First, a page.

3. What a great teaching strategy. I read a very well balanced diet — definitely trying to mix in more green veggies (classics — currently reading The Catcher in the Rye) and I tried a whole new food group recently (graphic novel — Fun Home). It’s a marvelous example for the next generation of readers.

  4. Pingback: Antonotations: Passing It On. | MY SPRING AWAKENING

  5. Aww wish you were my teacher but unfortunately i’m a fresh electrical engineer now. Well, I like to read from time to another and i love really to read novels, i don’t know how to read any other book because i feel like i’m not going to be able to understand what it says or what’s the point of 200 pages, more or less. Though i guess that this will be a real challenge for me. I’m reading now Dead Man’s folly for Agatha Christie and its making me think so much and wonder who’s the criminal and what are the real crimes. I guess its not a green veggie, its a junk food. lol… my green veggie is what i have had read last month, The House on Hope Street for Danielle Steel. ♥

  6. I have said at times I will read anything, even the information on the back of a shampoo bottle, so I can’t really think of any “green veggie” books. If I don’t like something its probably because of the individual book not because of the genre. I do thank my Mum for this though as she always encouraged me to read as much and as widely as possible.

  7. Could you (or someone else) please devise a “book pyramid” that shows us what a balanced reading diet looks like?

    I’m guessing that Twitter, Facebook and newspapers would go at the very top, where “fat” is? What else would be in the pyramid?

    Alternatively, another way of looking at this is that different people need to read different genres at different times. This is more akin to medicine than nutrition. “Remedial reading”, rather than “balanced reading”. Food for thought.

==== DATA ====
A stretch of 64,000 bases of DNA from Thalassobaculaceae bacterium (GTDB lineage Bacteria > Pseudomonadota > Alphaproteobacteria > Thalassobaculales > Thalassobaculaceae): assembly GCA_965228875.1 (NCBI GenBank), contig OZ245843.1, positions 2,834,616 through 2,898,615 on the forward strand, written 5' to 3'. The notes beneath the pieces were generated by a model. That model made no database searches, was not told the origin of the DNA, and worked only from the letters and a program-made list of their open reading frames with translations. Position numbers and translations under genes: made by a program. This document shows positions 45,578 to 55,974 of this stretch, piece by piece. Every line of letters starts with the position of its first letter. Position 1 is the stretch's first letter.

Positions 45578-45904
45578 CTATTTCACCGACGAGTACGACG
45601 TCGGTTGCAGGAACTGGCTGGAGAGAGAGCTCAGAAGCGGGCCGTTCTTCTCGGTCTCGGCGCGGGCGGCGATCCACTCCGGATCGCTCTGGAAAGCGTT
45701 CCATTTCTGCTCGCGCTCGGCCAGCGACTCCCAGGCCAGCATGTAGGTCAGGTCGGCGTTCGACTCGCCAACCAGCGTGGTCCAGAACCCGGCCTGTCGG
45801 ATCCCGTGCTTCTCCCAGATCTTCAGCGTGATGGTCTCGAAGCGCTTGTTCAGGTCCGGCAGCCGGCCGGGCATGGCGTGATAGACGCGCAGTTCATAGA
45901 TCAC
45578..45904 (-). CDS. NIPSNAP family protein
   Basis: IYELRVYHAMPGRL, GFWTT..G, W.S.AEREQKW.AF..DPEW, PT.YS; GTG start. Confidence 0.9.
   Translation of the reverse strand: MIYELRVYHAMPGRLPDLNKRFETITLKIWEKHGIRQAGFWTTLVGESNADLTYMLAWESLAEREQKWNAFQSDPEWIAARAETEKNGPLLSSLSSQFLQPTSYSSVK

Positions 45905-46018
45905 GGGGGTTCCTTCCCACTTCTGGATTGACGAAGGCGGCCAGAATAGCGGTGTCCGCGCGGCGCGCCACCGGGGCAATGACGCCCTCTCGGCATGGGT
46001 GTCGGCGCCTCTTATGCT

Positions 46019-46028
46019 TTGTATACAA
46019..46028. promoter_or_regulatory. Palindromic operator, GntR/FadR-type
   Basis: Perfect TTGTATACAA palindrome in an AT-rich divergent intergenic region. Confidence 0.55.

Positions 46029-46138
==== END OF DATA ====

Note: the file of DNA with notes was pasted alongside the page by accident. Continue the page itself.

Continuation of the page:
8. Pingback: Thoughts on a Balanced Reading “Diet” « No Thanks, I'd Rather Read

  9. Hi! I was going to comment on this yesterday but decided to write my own post instead (see pingback) responding to yours. Check it out and let me know what you think 🙂

  10. Reblogged this on itsateenagelibrarything and commented:
    An exchange of information on books is a great way to enhance your reading experience. The books you love may not appeal to your friends but you might change their minds, persuade them to try something new. Or you may try a new genre thatyou fall in love with! Swap books, swap ideas. To read is to learn is to grow.

    What have you got to lose?

  11. I think it’s really great, because it is basically the same with books as with activities in everyday life- you never know what you can find if you step out of your comfort zone….I have been thinking about my green veggies but can’t really think of what they might be….perhaps poetry, because I always considered it as not really my cup of tea, but I’m not sure that’s what you meant..problem is that I like several genres

  12. Pingback: Thoughts on a Balanced Reading “Diet” | Dog-Eared & Dog-Tagged